So we did a thing...
Our Journey Above the Arctic Circle
We decided to head to Abisko National Park at the end of our holiday. Abisko is about 200km above the arctic circle. Apparently Stockholm isn’t cold or dark enough for us… so we had to get more extreme. While we were planning the trip, we looked at the sunrise/sunset times (as people do in this part of the world). Sunrise: 11:30am, Sunset: 12:30pm. At first I thought this was a typo. Then we literally laughed out loud. But too late, we already booked! I admit that I was a bit skeptical about the trip, and you know, frostbite (average temperature projection -20°C). But Mrs. Cinnamon Bun was eager and she usually has good travel instincts. Usually.
But I needn’t have worried. The trip was fantastic! And while the sunrise and sunset times are technically correct, there is actually a lot more light than we expected. It was usually pretty light out by 9:00am. And it started to get dark around 3:30pm. By 5:00pm it was pitch black. It also turns out that Abisko is in a valley surrounded by mountains. So you actually don’t see the sun at all until February. Luckily we didn’t know this fact prior to the trip. It might have thrown me over the edge.
We have lots of pictures below, but they really don’t do it justice. While it was daylight it was like living in a perpetual sunrise. The light is very soft and almost ethereal. Couple that with snow and amazing outdoor scenery and it was a very special place. Here are just a few pics to give you a sense of it:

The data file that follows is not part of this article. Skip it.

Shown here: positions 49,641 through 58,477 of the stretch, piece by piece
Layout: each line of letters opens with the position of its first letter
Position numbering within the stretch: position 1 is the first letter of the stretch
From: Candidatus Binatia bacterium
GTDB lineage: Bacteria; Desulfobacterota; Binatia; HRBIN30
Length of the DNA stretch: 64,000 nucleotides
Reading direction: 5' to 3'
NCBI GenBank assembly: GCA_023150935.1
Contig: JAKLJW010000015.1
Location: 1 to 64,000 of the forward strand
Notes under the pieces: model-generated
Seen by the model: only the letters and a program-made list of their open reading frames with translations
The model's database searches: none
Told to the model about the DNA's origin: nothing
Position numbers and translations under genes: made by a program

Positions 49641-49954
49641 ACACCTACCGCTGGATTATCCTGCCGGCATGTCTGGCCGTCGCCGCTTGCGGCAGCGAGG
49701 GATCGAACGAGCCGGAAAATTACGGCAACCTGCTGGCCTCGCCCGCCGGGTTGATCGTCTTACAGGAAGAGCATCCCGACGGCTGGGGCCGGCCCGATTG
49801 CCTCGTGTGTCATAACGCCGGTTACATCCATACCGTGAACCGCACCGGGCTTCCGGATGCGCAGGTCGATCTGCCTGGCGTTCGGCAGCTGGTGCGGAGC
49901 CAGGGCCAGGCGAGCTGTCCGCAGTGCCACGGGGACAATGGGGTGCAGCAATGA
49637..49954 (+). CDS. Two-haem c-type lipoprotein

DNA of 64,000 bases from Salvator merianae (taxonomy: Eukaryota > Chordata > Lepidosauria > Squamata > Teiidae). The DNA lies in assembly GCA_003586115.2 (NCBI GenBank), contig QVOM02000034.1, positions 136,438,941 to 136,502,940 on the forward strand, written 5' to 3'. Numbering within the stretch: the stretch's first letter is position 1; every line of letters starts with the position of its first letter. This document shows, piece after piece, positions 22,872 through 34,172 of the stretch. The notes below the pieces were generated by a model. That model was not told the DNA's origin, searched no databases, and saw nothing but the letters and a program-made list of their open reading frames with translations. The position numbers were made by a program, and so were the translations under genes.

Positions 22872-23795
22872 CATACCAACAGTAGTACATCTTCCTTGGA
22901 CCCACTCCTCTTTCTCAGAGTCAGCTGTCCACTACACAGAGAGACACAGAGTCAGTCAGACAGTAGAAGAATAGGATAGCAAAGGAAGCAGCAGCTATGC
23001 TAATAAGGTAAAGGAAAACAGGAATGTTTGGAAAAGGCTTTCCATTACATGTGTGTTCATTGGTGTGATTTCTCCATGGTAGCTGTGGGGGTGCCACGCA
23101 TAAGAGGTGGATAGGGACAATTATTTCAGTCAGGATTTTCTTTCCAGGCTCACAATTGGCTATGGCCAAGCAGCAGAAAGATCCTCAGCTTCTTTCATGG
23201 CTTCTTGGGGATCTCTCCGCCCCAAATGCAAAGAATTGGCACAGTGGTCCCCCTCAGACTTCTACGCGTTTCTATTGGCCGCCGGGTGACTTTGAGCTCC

Our trip started in Kiruna. This is home to the famous Ice Hotel. You have probably heard of it or seen pictures. The hotel is constructed by artists from huge ice blocks harvested from the nearby lake. The rooms are individually built and many have an artistic theme. We didn’t stay there, but started our journey with a tour and lunch at the restaurant. The Cinnamon Sticks were undaunted by the cold weather and immediately began playing in the snow despite the -10°C temp:
I would pretty much continually worry about frostbite for the next four days. I took to using the phrase “Deadly Cold” with the kids, because they insisted on running around without hats.
The Ice Hotel is impressive, and if you get the chance, you should definitely go see it:
There were a couple dozen really unique rooms. Not to mention the Ice Bar, which the girls loved:
They even had an ice slide for the kids. We spent several hours exploring the grounds and looking at all of the rooms. We ended with a lovely buffet lunch in the restaurant.
After an exciting afternoon exploring the hotel, we set out on the 2 hour drive to Abisko Park. Soon the sun had set and we were driving through pitch black darkness. It was definitely an eerie and disorienting feeling. In fact, we drove into a large valley without even knowing, and I would swear, until the next morning revealed my mistake, that the area was flat as a pancake. We were, in fact, surrounded by beautiful mountains and hills.
My editor is telling me that I have reached the end of e-mail length, so stay tuned for Part 2 of our adventure…
What kind of vehicle do you drive in all of that ice/snow?!